Table 1: Comparison of biological materials and different engineering materials in macroscopic and microscopic characteristics. The organic biopolymer has a “J-curve” deformation feature, which is characterized by an increasing “strain-hardening coefficient”, and a relatively uniform deformation mechanism on a molecular level. Some synthetic polymers exhibit similar features to the biopolymer, but show lack of strength. Conventional metallic materials have higher strengths than synthetic polymers. They deform primarily via dislocation movement, generally with a decreasing strain-hardening coefficient (lack of “J-curve”). Shape memory alloys possess advantages of both the organic biopolymer and conventional metallic materials, including the “J-curve” deformation behavior, relatively uniform lattice deformation mechanism on the atomic level, and high strength
Figure 1: Illustrative comparison of deformation behaviors and the mechanisms of three toughening components in the composites.
Figure 1

(a) Organic biopolymer. (b) Conventional soft metallic materials. (c) Shape memory alloys. The insets schematically illustrate deformation mechanisms on the atomic/molecular level.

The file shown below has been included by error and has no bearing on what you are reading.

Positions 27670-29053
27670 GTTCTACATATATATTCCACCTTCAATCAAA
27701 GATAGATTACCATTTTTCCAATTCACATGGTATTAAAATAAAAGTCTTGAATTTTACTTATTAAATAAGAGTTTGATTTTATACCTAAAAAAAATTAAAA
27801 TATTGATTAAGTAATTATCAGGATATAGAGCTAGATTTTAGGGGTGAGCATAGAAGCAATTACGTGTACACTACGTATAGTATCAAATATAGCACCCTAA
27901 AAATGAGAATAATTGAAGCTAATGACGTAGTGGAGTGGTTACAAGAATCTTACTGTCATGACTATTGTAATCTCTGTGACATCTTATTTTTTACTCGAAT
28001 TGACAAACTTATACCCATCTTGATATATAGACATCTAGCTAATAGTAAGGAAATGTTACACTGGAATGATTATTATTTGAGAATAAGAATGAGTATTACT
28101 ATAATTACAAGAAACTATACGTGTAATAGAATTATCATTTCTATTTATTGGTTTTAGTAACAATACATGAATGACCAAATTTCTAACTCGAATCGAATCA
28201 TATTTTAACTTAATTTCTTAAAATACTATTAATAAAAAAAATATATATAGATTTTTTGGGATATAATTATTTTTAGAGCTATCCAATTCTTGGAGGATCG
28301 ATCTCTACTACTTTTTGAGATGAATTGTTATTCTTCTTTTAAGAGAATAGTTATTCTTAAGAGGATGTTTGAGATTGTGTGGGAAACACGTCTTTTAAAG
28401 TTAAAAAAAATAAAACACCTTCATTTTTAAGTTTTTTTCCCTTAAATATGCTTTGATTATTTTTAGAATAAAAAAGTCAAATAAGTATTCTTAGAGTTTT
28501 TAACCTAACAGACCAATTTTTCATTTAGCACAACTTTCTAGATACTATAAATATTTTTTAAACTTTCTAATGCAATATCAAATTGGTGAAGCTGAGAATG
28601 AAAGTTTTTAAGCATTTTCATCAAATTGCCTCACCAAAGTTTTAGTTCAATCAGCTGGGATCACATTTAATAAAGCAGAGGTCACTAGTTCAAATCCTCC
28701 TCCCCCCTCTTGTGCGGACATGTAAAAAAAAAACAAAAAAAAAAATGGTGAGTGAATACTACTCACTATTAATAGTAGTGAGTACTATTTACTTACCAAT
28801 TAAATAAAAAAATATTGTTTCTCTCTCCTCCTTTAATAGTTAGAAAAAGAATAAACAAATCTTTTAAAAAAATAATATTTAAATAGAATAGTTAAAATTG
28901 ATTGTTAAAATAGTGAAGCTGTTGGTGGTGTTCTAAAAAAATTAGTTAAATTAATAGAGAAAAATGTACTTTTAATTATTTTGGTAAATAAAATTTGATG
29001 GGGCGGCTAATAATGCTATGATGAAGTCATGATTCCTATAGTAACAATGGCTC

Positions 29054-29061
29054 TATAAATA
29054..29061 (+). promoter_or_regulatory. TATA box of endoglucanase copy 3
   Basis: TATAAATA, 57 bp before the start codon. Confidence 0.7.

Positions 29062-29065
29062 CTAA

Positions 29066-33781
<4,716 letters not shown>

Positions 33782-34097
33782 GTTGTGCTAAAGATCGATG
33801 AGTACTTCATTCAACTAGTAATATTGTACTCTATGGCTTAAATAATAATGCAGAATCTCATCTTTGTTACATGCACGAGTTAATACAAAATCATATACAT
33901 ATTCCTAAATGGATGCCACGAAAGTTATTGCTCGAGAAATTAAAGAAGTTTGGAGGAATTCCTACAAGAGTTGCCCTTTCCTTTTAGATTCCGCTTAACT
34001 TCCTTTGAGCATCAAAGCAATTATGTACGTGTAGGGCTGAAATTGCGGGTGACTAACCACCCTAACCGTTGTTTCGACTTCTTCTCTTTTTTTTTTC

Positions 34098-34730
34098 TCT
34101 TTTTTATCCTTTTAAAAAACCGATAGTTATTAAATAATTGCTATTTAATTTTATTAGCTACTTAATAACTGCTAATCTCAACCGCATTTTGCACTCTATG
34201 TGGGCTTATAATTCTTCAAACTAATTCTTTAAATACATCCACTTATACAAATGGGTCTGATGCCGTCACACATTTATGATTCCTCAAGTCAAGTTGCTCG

Microscopically, the organic biopolymer undergoes these deformation stages through molecular reconfiguration, including uncoiling or straightening (the inset in Fig. 1a), in a uniform manner without introducing discrete structural defects (like dislocations in metals) piling-up at organic-inorganic interfaces4,6. This deformation mode uniformly distributes stress on a molecular/atomic level and expels stress concentration at organic-inorganic interfaces, thus assuring efficient load transfer to optimize the mechanical performance of the mineral component6,7. Obviously, the deformation mechanism of the organic biopolymer is microscopically favorable for enhancing the toughness and strength of nacre4,5,6. In this regard, apart from the structural design strategy, the unique “J-curve”-shaped mechanical response and the uniform, rigid-component-friendly molecular/atomic level microscopic deformation feature are two important design criteria in selecting substitute materials for the biopolymer in order to achieve nature's accomplishments in engineered composites.